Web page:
This month’s issue of Garden Design Magazine includes a great article on roof garden design that features a wide variety of design styles from across the country. One section of the article gives tips on something few people get excited about when envisioning the perfect rooftop space – walls, fences and guardrails. I mean let’s face it, dreaming up a wall doesn’t sound all that thrilling when you can be planning your organic vegetable garden, figuring out where to put a vine-covered pergola, or selecting the perfect chaise lounge!But of course, there’s more to it. I spoke with firm principal Abie Baldwin about designing roof terrace fences and boundaries and here’s a bit of her designer wisdom:

Roof gardens tend to be smaller than spaces you design on terra firma and so they really lend themselves to being considered as outdoor rooms. Because of this you want to consider how you allow light in and not get too heavy or dark (aesthetically) with your materials. In general, you don’t want to think of a fence or wall as a purely functional element any more than you do inside your home – you want to think about texture, color, pattern and light and then design something that will enhance or support the overall experience of the room. In some cases you may want it to be a feature of your design while in others you may need it to blend in so well that you don’t even notice it.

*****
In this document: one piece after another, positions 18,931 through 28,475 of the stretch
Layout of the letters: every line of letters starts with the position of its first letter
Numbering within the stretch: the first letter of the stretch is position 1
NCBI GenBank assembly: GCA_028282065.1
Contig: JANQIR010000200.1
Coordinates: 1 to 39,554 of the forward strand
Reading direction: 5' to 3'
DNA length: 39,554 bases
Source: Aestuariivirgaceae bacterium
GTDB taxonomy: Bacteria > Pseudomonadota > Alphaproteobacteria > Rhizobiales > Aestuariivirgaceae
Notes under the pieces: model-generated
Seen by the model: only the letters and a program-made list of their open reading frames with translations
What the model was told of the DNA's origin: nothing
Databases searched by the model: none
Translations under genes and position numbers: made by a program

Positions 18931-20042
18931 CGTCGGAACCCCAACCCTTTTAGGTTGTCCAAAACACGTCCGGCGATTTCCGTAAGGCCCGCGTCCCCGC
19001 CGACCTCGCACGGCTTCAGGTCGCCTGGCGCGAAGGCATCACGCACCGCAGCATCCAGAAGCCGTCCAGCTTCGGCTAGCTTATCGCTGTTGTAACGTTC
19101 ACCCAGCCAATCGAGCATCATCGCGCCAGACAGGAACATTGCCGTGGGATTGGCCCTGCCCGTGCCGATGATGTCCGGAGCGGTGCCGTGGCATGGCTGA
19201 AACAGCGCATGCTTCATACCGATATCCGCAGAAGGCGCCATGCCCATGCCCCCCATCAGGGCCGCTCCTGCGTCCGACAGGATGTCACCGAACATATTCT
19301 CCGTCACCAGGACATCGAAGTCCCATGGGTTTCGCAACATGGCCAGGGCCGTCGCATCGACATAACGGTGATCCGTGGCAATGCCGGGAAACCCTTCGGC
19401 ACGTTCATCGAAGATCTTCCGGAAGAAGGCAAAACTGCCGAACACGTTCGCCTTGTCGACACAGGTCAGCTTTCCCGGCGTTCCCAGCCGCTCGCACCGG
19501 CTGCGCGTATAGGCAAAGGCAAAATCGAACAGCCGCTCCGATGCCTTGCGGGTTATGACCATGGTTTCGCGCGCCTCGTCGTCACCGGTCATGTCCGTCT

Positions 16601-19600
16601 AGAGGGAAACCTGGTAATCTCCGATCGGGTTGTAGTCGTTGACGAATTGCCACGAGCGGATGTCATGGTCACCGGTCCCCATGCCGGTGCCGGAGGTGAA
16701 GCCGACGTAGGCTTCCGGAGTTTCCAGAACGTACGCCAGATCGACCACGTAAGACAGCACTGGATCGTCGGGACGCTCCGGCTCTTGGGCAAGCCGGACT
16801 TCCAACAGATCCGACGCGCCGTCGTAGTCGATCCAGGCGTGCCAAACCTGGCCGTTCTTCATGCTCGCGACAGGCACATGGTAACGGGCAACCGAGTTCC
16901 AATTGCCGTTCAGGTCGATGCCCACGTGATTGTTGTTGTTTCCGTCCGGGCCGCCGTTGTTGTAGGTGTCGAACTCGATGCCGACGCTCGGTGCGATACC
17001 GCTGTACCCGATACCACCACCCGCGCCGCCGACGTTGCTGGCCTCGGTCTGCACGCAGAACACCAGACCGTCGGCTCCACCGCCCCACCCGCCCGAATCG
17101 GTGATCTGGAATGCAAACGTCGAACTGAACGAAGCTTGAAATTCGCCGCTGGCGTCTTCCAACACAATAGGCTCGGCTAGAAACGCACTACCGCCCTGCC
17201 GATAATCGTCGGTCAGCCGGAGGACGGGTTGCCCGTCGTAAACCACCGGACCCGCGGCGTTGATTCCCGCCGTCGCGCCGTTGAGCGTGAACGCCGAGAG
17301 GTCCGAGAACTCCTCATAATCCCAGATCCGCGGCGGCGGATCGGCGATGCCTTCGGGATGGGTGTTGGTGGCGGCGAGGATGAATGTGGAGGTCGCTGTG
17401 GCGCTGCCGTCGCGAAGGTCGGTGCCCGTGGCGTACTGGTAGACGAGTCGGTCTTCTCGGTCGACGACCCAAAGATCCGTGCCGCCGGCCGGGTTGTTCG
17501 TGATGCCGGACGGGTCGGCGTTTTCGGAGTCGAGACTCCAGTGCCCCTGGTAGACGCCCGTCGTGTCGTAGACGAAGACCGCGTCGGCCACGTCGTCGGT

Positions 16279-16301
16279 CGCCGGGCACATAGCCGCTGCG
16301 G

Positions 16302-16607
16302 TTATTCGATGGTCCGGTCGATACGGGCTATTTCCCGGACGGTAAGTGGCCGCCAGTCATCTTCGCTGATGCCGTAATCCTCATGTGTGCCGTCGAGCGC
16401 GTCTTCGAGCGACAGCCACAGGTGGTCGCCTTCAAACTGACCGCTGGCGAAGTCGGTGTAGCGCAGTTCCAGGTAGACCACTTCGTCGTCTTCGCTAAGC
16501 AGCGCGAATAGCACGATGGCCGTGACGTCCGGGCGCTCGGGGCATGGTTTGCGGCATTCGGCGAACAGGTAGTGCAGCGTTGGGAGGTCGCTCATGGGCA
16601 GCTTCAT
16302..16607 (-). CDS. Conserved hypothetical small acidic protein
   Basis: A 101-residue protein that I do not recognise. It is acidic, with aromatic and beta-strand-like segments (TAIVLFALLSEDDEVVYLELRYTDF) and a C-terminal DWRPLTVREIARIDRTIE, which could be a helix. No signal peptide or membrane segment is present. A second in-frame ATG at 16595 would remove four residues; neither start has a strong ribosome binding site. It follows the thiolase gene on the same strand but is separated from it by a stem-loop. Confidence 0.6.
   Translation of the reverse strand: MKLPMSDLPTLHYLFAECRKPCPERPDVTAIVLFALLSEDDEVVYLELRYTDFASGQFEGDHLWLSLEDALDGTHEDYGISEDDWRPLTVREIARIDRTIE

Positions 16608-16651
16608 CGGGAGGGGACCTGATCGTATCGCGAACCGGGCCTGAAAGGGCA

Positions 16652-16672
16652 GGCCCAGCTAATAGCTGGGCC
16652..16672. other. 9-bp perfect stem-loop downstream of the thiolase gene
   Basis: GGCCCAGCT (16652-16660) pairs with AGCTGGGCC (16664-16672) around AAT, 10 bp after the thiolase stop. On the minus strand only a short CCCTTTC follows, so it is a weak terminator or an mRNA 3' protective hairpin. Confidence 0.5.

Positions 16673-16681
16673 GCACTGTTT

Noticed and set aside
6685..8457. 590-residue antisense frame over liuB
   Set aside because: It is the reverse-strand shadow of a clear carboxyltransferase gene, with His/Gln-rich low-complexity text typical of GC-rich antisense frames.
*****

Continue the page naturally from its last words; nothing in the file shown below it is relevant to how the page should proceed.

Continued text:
From a practical standpoint, you want to make sure (with a structural engineer) that any fence or wall you design is structurally sound for the increased wind that you get on your roof. Many of the ‘walls’ we design on roofs are actually more like screens or lattices, which allow more wind to pass through (and permit climbing plants to do their thing).

And now the best part: some pictures to demonstrate! For a bit of context, here is what the roof looked like before it was a garden:

1 before rooftop roof garden design blog hoerrschaudt
2 skyline garden roof garden design blog hoerrschaudt

“After” shot of the same view. Photo credit: Linda Oyama Bryan

Functionally, the frosted plexiglass and ipe-wood shoji screen on this roof terrace blocks views of some of the pvc pipes and a utility area. The ‘wall’ is one of the first design elements you see when entering the roof; it is a border along the main corridor to the deck/seating area, so it sets the tone for materials on the roof (ipe, slate, concrete) and its overall style. Using plexi instead of a solid wood allows for light to come through. Aesthetically, it functions as much as a design element as it does a wall or fence and highlights the forms and patterns of the plantings in front of it.

3 bench flowers green plants roof garden design blog hoerrschaudt

The steel posts that anchor the screen are firmly secured to the roof itself. Roof garden design tip: check with your municipality to see if there are any building codes that restrict height limits on structures that go on a roof as we did with this one. Photo credit: Linda Oyama Bryan

Here is another before/after pair of another area of the roof garden:

4 second before roof roof garden design blog hoerrschaudt
5 outdoor seating roof garden design blog hoerrschaudt

See more of this project on our Facebook page photos, where we’ve posted an article from Chicago Home & Garden magazine that explains more about the roof garden design overall.

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